Answer: You’ll hear people refer to stuttering as “disfluency” because it’s a problem with speech fluency. But in working with kids, I’ve discovered that it’s better to use the word “stuttering” to reduce the stigma about speaking with disfluencies. We use strategies and activities to increase confidence in communication and desensitize children and their families to speech disfluencies. The more we can overcome that shame, the better.

For facts, the best place to look is, the national organization that certifies speech-language pathologists and the first stop for evidence-based practice.

Stuttering can be repetition of sounds or of syllables. We all have some speech disfluencies, but when these disfluencies rise above specified thresholds, it can be considered a speech disorder. What goes along with this is what the speakers report of their experience. Maybe a person’s stuttering is not noticeable to listeners, but they experience a lot of struggle to speak fluently. They may avoid talking.

When a person resists stuttering, they can experience “secondary behaviors," which consist of physical tension, eye blinking and other unnecessary movements that can increase over time and interfere with communication beyond the impact of the original stutter. We practice easy, relaxed speech to reduce these secondary behaviors.

Q: Can stuttering be cured?

A: There are some programs that make claims about curing. But the best available evidence is that stuttering is lifelong, though most people experience increases and decreases in disfluencies over time. In fact, in the schools, when kids train to overcome a speech sound difference like a lisp, we dismiss them from our services. For kids who stutter, we tend keep them on our caseload, even if it’s just to check in with how their communication is going at home, at school, with friends, etc.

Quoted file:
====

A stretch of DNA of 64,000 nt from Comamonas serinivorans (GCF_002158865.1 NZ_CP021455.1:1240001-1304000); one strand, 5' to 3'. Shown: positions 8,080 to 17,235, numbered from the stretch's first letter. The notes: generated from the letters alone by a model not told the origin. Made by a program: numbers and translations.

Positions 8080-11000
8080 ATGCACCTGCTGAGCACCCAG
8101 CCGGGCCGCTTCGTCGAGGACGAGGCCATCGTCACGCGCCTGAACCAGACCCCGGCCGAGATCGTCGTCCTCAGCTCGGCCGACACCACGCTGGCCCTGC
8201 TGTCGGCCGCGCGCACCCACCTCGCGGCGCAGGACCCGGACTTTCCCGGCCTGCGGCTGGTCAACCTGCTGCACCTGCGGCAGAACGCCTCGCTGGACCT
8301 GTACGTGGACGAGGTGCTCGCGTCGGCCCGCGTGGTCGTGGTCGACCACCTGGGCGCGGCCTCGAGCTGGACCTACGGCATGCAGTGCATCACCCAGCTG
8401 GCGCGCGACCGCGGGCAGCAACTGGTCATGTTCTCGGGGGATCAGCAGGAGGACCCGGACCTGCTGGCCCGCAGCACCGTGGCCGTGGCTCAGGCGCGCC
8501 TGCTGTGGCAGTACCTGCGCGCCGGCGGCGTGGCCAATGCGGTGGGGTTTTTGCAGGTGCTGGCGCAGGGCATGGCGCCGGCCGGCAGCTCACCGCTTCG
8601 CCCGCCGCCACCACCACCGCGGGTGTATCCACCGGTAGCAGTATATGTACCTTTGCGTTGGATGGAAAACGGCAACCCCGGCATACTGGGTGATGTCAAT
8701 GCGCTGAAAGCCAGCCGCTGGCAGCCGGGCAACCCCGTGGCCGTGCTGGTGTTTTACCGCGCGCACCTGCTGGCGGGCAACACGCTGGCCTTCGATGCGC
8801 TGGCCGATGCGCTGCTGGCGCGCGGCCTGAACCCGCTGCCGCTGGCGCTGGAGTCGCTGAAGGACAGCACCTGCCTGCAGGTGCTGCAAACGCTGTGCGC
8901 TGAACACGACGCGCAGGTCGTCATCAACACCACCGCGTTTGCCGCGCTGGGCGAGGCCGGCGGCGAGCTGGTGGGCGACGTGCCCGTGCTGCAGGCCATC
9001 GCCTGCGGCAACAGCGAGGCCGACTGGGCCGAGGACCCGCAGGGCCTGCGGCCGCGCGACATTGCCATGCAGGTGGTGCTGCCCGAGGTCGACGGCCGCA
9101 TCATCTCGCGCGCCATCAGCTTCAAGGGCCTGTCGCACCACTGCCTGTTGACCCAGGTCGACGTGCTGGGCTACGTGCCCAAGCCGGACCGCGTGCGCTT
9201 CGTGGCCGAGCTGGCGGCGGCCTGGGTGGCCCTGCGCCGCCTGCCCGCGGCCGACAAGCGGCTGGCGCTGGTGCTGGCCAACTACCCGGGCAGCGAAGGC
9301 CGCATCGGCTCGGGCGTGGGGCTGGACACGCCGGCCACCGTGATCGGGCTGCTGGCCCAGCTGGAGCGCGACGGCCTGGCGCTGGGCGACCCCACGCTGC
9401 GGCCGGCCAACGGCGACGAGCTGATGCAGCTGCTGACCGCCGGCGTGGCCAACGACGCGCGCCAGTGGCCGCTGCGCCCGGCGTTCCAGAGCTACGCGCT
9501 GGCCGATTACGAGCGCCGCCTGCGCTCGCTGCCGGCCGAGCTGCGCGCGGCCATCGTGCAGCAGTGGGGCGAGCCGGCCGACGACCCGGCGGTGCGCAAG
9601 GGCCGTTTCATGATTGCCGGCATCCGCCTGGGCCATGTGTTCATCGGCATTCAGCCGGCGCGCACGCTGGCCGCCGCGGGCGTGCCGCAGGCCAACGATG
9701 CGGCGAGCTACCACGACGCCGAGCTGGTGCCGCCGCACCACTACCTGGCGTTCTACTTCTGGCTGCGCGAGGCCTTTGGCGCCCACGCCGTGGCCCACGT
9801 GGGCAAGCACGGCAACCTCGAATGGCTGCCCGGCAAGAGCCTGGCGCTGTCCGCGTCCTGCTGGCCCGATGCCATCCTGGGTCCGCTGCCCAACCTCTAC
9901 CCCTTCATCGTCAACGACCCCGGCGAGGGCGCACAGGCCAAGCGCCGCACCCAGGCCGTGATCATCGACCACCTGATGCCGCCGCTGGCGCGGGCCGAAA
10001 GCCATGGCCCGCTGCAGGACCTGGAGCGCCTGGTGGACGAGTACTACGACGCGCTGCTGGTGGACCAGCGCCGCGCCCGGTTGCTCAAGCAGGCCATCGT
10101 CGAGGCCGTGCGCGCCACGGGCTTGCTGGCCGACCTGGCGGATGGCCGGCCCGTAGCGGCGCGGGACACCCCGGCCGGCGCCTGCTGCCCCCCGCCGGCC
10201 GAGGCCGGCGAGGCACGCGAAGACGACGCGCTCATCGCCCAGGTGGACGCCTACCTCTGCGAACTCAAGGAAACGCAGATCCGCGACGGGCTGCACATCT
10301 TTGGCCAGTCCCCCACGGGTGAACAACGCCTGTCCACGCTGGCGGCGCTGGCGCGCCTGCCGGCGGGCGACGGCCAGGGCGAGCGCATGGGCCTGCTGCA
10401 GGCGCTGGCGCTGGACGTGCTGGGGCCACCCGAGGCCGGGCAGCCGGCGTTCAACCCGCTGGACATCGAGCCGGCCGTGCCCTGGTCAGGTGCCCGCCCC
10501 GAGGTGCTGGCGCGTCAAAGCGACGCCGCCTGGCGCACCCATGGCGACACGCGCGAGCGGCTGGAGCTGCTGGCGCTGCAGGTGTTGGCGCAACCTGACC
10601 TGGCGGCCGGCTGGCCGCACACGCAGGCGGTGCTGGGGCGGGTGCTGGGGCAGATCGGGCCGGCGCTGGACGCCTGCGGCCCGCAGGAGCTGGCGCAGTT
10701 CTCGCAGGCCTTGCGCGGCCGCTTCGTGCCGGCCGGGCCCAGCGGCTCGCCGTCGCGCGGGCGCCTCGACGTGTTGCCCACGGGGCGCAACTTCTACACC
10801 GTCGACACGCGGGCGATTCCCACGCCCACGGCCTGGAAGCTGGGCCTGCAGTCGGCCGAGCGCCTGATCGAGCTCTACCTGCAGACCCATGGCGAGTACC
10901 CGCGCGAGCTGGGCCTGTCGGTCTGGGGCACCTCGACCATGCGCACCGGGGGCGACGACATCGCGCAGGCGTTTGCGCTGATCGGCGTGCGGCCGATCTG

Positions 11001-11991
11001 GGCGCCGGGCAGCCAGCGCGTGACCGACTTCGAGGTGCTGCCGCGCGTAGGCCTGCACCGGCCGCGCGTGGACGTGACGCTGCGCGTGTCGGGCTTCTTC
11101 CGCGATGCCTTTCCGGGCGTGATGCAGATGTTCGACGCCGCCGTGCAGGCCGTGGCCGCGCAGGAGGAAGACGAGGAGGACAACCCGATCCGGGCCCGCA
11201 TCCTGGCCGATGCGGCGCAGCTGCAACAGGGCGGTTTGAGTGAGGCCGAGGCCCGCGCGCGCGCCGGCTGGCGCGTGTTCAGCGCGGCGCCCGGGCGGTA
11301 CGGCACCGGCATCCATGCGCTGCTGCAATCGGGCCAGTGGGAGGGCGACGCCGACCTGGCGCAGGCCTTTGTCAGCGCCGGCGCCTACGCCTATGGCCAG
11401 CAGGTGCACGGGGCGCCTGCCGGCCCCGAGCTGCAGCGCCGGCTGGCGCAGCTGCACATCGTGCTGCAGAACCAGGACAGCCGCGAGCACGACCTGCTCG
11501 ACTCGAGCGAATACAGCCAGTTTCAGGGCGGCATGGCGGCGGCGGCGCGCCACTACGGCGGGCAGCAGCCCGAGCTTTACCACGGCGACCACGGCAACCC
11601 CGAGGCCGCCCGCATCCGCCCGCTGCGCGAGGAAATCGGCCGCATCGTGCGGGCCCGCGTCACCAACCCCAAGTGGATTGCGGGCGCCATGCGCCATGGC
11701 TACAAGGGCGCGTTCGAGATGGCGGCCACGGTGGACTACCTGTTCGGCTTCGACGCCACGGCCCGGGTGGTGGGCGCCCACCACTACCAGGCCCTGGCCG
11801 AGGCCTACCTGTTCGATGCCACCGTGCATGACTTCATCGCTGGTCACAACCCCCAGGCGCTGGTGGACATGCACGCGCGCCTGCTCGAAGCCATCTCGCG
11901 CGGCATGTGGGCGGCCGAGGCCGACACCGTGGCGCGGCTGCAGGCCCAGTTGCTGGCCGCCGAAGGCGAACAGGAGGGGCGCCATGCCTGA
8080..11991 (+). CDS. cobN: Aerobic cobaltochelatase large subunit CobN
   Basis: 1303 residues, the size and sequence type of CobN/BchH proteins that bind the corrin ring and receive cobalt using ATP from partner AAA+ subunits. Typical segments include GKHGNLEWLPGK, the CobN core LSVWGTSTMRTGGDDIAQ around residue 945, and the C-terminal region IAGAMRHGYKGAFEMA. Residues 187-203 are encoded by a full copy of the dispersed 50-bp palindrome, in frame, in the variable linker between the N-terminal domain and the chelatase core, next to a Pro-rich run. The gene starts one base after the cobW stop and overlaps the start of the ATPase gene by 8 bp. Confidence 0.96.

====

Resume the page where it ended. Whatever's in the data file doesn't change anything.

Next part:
Stuttering can increase or recede over time unexpectedly and in response to stress. We emphasize to families that there is nothing that’s considered to be a cure. And while that can feel frustrating, it can also take some of the pressure off of that child to try to cure it.

Even speech-language pathologists who stutter report that with all of their training, they find that sometimes fluency strategies work and sometimes they stop working as effectively. Research on stuttering continues to try to give us insight into these mysteries.

Q: When should parents consider therapy?

A: The incidence of stuttering among preschoolers is about 5% to 8%, but most of these children stop stuttering within a year or two. It’s more prevalent in boys than in girls, and there are other factors. If they have a parent or close family member who stutters, they may be less likely to stop. If it lasts at least a year, they may be more likely to continue. Most start before 4 years old, and the later they start stuttering, the less likely they are to grow out of it.

Some factors that would lead you to seek help would be if the stuttering lasts at least six months or if it seems to bother them. Often, it seems to families like the stuttering doesn’t bother the child, but often the child just doesn’t have the words to describe it, and if no one speaks openly with them about it, they may conclude that speaking about the stutter is not an option.

Q: What do you talk about during the Among Friends sessions?